The "female Rasputin" case sparked outrage in South Korea and led to Park's impeachment in December 2016. Park is now waiting for the South Korean constitutional court to decide whether the impeachment vote against her is valid.
 
Disclaimer: Information, facts or opinions expressed in this news article are presented as sourced from IANS and do not reflect views of Moneylife and hence Moneylife is not responsible or liable for the same. As a source and news provider, IANS is responsible for accuracy, completeness, suitability and validity of any information in this article.

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Special data vouchers permitted with 365 days validity
The Telecom Regulatory Authority of India (TRAI) on Friday released the Telecom Consumers Protection (Tenth Amendment) Regulations, 2016 permitting special data vouchers with longer validity of 365 days.
 
The present regulatory regime allows telecom service providers (TSP) to offer data services in the form of special tariff vouchers either exclusively or in combination with other tariff items with a maximum permitted validity of 90 days, an official statement here said.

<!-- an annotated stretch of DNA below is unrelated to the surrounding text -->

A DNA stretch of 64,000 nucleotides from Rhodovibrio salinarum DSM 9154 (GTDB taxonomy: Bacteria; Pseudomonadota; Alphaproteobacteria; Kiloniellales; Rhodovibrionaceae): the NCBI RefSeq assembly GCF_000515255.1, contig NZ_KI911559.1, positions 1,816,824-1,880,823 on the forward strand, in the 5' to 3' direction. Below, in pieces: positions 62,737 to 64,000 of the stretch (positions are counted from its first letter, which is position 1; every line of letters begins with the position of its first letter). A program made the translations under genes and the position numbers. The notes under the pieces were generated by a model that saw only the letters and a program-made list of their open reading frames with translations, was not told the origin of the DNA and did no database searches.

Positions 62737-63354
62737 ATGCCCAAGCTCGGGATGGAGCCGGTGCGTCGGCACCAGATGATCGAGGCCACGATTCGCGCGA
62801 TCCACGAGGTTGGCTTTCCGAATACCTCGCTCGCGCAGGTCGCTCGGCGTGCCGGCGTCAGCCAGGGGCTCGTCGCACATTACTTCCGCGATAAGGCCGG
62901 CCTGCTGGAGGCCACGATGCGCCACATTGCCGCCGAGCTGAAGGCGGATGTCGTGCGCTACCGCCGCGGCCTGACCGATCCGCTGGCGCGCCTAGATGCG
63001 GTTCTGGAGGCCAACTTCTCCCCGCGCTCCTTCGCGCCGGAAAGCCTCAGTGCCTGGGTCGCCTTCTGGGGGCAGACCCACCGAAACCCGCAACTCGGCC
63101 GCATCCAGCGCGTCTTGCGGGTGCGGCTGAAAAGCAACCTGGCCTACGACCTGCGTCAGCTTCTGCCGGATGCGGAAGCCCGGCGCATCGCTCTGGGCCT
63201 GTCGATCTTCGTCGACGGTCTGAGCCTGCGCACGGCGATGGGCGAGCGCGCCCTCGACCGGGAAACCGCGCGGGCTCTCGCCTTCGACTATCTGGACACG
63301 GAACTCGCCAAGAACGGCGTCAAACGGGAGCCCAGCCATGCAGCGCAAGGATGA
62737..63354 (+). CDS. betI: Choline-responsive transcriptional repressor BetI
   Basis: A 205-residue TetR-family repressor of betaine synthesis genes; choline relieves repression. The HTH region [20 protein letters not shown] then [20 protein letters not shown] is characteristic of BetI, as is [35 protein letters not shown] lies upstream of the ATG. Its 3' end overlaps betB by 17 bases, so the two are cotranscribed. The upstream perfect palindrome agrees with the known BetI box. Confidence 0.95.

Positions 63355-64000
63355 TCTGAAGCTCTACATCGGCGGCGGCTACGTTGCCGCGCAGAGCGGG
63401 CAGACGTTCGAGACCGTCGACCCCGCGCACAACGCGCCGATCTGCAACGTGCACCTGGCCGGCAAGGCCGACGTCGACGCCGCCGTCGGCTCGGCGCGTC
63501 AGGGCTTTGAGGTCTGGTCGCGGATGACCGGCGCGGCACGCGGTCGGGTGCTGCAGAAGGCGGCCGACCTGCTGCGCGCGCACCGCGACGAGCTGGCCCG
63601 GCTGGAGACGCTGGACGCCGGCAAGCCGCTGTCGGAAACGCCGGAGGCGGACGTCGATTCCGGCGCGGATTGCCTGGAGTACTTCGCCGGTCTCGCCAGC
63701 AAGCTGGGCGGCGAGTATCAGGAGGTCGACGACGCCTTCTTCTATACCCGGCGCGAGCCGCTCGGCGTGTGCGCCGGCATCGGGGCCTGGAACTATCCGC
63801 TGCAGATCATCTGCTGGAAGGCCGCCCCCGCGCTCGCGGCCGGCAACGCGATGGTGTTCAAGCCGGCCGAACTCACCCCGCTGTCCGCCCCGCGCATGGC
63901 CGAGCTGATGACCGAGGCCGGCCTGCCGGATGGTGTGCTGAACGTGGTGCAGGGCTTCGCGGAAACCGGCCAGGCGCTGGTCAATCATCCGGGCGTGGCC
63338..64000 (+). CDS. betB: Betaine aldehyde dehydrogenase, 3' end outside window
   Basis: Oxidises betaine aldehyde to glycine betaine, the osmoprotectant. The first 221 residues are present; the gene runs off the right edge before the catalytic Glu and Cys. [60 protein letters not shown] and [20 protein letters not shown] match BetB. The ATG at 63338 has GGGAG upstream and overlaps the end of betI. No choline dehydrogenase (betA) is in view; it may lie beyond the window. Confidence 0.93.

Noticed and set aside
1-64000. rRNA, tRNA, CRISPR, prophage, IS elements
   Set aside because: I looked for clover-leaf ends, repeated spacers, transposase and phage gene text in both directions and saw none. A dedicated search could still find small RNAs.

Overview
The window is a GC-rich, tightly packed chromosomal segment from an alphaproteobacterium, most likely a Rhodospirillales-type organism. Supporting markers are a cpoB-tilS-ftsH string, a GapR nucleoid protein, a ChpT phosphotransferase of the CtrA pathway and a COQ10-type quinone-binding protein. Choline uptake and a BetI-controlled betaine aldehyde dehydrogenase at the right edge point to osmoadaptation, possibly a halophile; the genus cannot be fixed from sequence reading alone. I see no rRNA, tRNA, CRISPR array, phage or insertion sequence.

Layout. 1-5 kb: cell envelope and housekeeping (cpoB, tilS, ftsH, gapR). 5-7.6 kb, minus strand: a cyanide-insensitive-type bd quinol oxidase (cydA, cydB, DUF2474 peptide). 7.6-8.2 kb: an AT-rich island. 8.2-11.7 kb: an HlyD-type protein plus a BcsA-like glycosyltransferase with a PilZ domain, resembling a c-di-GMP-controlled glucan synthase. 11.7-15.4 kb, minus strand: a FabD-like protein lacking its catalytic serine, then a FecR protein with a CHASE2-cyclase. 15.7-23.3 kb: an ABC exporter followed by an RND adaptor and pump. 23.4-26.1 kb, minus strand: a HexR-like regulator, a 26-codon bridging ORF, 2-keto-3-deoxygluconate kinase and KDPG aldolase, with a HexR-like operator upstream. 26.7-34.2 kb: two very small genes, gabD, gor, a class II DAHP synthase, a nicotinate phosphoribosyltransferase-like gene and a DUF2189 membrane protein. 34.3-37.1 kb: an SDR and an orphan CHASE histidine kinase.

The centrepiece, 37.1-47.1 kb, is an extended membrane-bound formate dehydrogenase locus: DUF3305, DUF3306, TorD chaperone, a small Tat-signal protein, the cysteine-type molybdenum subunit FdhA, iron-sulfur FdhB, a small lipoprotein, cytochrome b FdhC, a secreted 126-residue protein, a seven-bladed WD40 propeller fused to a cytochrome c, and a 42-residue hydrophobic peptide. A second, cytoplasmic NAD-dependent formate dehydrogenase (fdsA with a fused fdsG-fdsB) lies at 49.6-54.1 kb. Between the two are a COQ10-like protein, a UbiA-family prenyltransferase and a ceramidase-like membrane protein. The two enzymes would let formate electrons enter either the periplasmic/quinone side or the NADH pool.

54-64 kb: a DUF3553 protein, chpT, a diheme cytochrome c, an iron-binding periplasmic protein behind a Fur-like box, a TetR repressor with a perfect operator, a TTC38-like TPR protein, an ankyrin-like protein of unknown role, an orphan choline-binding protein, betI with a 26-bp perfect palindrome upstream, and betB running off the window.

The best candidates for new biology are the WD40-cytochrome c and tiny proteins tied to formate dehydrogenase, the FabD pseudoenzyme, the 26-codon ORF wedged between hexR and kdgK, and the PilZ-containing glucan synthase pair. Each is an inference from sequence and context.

"Requests were received in TRAI seeking longer validity of data-packs primarily to address the concern of marginal consumers of wireless Internet who prefer lower denomination data packs with longer validity," the statement added.
 
Disclaimer: Information, facts or opinions expressed in this news article are presented as sourced from IANS and do not reflect views of Moneylife and hence Moneylife is not responsible or liable for the same. As a source and news provider, IANS is responsible for accuracy, completeness, suitability and validity of any information in this article.